Charter schools were supposed to herald system change by developing and bringing to reality new examples of quality education. But charter schools have never seriously tried to produce quality alternatives, but instead, have basically copied the failed and inadequate structures of public education. Charter schools have copied the structure of pubic schools that rely on hierarchical boss control, minimum standards and mass inspection; charter schools have copied the public schools practice of giving the most generous remuneration to administration, and have copied public school practices that degrades the role of teachers. Charter schools, under incompetent Republican administration, have failed to produce market alternatives of quality, and, at best, have barely met minimum standards. Where charter schools have shown success is in finding the means to enrich unscrupulous entrepreneurs via never ending public funds.

Attempting to change the basic organizational structure of public schools would be fiercely resisted. The question would arise: why should we change our school system if it is already rated “excellent”? The only way that public education will change is through public demand, and public demand will only be generated through the demonstration of powerful alternative school models. Quality charter schools would provide the best opportunity to demonstrate how, through reorganization, schools could save money and at the same time how schools could achieve new high standards of quality. Reconstituted charter schools of quality, I believe, would inspire public demand that would press local boards to take the hard steps of authentic reform. Local boards, comforted by an entrenched education establishment, will not give up on their Trabant thinking unless they see powerful examples of what positive reform can accomplish, and unless their public demands reform.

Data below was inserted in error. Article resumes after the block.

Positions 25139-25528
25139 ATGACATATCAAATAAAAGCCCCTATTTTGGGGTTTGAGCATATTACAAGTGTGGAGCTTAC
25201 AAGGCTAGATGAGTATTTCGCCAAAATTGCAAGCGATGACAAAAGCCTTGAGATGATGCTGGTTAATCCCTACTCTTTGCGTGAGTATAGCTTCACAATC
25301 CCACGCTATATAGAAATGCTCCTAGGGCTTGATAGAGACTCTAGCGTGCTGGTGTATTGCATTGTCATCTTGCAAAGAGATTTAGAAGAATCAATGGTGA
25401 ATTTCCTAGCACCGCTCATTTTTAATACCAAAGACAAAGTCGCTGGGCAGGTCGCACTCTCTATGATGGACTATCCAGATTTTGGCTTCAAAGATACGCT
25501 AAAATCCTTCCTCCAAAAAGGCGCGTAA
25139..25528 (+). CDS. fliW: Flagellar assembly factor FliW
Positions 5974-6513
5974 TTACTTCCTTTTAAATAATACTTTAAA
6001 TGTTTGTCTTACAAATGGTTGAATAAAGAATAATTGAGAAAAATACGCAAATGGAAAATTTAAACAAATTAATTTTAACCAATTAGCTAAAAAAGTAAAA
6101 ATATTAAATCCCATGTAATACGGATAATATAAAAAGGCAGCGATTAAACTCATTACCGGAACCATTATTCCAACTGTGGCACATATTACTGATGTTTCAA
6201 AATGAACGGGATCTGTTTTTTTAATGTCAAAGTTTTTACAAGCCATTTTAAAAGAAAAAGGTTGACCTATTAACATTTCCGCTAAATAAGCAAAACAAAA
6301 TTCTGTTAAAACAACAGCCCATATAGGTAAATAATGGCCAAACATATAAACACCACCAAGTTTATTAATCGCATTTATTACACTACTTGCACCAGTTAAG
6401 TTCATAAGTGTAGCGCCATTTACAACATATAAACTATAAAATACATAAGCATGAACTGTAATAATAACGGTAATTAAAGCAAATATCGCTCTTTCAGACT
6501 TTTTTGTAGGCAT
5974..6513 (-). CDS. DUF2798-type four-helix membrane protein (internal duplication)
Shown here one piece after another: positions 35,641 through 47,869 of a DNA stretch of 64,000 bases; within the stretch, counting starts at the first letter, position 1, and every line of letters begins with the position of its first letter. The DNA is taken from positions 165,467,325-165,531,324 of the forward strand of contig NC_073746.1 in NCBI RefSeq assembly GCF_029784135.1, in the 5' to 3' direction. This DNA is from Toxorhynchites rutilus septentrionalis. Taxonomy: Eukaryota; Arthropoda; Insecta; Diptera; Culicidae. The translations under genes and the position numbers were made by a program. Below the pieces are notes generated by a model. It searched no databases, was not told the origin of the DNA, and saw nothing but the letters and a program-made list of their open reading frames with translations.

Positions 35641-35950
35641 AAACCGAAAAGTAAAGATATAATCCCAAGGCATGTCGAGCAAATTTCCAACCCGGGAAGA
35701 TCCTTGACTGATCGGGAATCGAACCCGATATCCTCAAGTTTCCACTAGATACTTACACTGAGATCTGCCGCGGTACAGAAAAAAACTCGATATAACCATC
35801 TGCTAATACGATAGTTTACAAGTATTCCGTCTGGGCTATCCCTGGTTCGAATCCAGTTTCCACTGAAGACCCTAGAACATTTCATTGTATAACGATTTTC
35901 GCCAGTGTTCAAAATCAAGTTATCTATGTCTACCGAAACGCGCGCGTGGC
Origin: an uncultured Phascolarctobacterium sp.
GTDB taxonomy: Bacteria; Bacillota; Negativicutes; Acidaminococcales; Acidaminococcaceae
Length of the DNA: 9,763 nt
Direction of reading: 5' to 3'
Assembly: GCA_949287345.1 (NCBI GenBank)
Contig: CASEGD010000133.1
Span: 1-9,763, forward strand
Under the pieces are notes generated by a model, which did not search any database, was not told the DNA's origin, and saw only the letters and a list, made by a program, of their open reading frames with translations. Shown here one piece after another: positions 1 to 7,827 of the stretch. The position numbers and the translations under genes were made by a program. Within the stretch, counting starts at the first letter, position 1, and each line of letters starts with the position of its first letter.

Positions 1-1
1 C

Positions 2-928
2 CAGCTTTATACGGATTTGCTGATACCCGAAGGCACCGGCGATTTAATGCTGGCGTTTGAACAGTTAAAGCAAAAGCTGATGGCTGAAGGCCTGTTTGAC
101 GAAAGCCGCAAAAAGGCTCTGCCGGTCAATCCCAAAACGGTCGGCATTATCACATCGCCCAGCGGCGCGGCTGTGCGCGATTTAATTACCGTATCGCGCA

Gov. Strickland was recently quoted in the NY Times about charter schools: “Perhaps somewhere, charter schools have been implemented in a defensible manner, where they have provided quality. But the way they’ve been implemented in Ohio has been shameful. I think charter schools have been harmful, very harmful, to Ohio students.”

Yes, charter schools in Ohio have been a disappointment, but, Strickland should not take the easy political path and simply discard them. Gov. Strickland should enlist the educational community, and should provide strong incentives for participation, to think through defensible models for exemplary charter schools, models based on sound education and motivation theory and sound principles of organizational structure. The process for soliciting and rewarding participation could be through a Request for Proposal (RFP) process.

If Strickland truly could, “be willing and brave enough to take bold steps to reform and renew the system of education itself,” he would transform Ohio’s current doldrums into an exciting hope of a great future. Charter schools offer a powerful opportunity. Charter schools, rightly developed and rightly administered, could be an important part of a comprehensive bold school reform strategy. Gov. Strickland, in order to meet his goal of system renewal, should develop exemplary charter schools and use these good examples of school reform to stimulate public demand for authentic and widespread school system reform.

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18 comments to Strickland Should Use Charter Schools To Help Fulfill His Promise: “Reform and Renew the System of Education Itself”

  • Mike, why do you think it is more important for the Governor to develop “exemplary charter schools” than to focus on fixing our public educations system.?
    I am not convinced that the Charters are doing any better overall than public schools, with [exceptions on both sides].

    Local boards are also severely constrained by the unfunded demands of “No Child Left Behind” and the state [republican] legislature that writes the education laws.

    I am also glad to see Ohio state AG Dann taking a focus on ensuring that the Charter Schools are held accountable to the state’s education laws.

    Thanks for thoughtful post.

  • T. Ruddick

    Wow. You really aren’t current with education trends, are you?

    TQM is a 90s concept, and has been superceded by CQI (continuous quality improvement), which features wrinkles primarily incorporated by Reagan cabinet member Malcolm Baldridge: CQI is frequently called “Baldridge” in recognition.

    You may be fascinated to learn that Dayton Public Schools is using Baldridge. Percy Mack initiated the program.

    You might also be informed that CQI is a rapidly expanding movement in Higher Education. The North Central Association, which accredits colleges and universities in our area, is extremely pro-Baldridge.